May 10, 2012 12:10 PM
In North America, the IIHF World Championship tournament is sometimes viewed as a consolation prize for established NHL players who have missed their chance at the Stanley Cup. For Justin Krueger, it’s something else.
As a member of a German national team that can’t claim the same level of star power as most of its opponents, the Checkers defenseman has received the uncommon opportunity to go up against some of the world’s best players while still in the developmental stage of his career. Now playing in his third consecutive tournament, he needs to look no further than his first event when asked about his most eye-opening moment.
“One experience was really special,” he recalled of a semifinal game against Russia in 2010. “It was one of my first games in my first tournament when I stepped out for the penalty kill. I faced one of the most dangerous power plays I've ever seen: Sergei Gonchar, Alexander Ovechkin, Evgeni Malkin, Pavel Datsyuk and Ilya Kovalchuk.”
Two years later, any NHL team would still drool over that having that combination at their disposal or sweat at the challenge of having to defend against it. Needless to say, it’s not the kind of assignment typically handed to a 23-year-old fresh out of college with no professional experience. However, on this particular date, Krueger helped hold that All-Star unit without a goal on four attempts while playing a total of over 17 minutes in a narrow 2-1 loss.
“I had no choice but to just step my game up to their speed,” he said. “Right away I was able to adjust my foot speed to defend them and then I just learned to move the puck much quicker. Another thing I learned in that first tournament was to become even stronger physically to be able to hit big guys like (Jaromir) Jagr or Ovechkin.”
Adjustment is something Krueger’s had to do his entire life as he’s moved from country to country and continent to continent, having just completed his first professional season in North America, and more specifically, Charlotte. After taking some time to get used to the smaller ice surface compared to Europe (something he’s had to temporarily unlearn for purposes of playing in this tournament), Krueger became one of the Checkers’ best shut-down options as evidenced by his team-best plus-16 rating.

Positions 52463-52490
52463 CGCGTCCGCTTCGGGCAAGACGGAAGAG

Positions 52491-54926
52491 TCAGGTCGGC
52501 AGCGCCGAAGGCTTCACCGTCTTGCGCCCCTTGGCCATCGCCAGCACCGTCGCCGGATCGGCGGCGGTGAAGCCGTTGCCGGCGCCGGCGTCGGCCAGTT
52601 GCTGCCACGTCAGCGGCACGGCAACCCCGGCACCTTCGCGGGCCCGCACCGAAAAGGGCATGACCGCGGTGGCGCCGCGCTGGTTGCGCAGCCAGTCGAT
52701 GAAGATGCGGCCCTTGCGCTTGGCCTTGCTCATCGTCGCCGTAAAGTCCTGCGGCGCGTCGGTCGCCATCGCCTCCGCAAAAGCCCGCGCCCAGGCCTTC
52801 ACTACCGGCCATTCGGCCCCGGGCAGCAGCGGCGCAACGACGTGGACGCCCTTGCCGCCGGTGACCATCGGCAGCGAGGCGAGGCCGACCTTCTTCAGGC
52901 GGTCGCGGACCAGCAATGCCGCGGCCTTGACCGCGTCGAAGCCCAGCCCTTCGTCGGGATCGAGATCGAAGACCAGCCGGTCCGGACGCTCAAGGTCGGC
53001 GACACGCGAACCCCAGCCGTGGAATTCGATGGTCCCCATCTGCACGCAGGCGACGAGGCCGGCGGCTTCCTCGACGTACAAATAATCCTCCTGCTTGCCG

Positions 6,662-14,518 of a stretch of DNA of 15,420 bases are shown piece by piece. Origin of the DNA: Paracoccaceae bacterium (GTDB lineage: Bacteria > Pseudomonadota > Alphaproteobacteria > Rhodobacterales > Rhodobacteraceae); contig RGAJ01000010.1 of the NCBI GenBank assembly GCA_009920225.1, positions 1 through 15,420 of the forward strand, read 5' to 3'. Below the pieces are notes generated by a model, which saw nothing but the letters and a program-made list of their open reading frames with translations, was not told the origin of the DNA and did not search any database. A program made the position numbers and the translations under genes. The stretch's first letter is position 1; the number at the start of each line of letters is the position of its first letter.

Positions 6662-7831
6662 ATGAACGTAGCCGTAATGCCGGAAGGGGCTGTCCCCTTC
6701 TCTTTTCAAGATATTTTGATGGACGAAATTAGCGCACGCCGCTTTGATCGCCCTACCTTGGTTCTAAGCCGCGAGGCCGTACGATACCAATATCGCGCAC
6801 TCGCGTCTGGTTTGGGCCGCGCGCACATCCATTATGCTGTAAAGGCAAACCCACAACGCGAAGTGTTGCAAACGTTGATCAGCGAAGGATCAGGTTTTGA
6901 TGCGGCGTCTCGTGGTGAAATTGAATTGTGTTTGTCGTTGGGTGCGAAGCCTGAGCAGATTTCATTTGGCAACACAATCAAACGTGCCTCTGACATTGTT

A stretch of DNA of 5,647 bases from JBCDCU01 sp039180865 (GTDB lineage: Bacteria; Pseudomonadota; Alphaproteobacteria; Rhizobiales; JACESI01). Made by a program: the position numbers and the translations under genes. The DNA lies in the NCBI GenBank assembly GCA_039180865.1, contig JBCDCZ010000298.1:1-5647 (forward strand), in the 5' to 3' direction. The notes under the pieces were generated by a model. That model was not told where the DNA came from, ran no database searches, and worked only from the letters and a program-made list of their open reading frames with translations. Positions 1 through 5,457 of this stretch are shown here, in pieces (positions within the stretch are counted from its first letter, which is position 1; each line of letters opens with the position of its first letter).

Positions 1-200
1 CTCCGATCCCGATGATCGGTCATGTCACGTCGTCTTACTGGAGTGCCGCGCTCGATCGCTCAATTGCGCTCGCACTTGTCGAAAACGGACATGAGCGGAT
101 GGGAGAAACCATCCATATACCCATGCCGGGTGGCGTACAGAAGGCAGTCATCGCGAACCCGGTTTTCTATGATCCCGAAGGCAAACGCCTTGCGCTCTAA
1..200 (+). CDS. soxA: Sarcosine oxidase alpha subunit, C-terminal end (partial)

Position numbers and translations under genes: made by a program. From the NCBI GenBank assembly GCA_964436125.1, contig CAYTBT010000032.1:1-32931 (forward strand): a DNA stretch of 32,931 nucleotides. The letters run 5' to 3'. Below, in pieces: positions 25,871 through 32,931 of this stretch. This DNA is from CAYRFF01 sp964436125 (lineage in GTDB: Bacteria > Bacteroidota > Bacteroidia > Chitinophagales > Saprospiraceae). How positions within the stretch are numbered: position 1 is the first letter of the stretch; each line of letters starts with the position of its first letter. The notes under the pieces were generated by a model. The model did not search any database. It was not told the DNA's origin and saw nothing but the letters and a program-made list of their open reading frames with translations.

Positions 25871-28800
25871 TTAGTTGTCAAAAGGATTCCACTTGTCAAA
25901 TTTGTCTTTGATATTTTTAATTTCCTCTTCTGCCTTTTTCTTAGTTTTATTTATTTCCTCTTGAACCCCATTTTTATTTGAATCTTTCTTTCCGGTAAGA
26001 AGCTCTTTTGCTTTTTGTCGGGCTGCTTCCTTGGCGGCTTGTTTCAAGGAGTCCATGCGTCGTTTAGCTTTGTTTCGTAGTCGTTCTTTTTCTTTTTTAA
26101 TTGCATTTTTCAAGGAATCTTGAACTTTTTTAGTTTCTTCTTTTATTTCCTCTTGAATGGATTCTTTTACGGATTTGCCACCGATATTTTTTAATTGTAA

As one of just seven players in this year’s event who spent most of the season in the AHL, Krueger counts his experience at the worlds as a springboard for his recent success.
“That's the special thing about this tournament,” he said. “It gives young players a chance to measure up against the greatest players in the world. Now that I know how it is to play against those players, I can use that experience to my advantage to be a better player.”
With Germany retaining its annual underdog status (it has just one NHL player – Florida’s Marcel Goc – on its roster), Krueger said this year’s goal is to at least make it to the quarterfinals, which it would accomplish by finishing in the top four of its group of eight teams. Having started with a 1-3 record, they’ll be in for a fight heading into their final three games of the group stage against Denmark, Norway and the Czech Republic starting Saturday.
Where Krueger ends up after the tournament is still up in the air, as the Carolina Hurricanes’ seventh-round draft pick in 2006 is set to become a restricted free agent. Having spent last season in Switzerland, he’ll likely have the opportunity to return to a European league if he so chooses, but he appears to have a different goal in mind.
“My dream is to play in the NHL, so I will continue to do whatever I can to try and make it,” he said.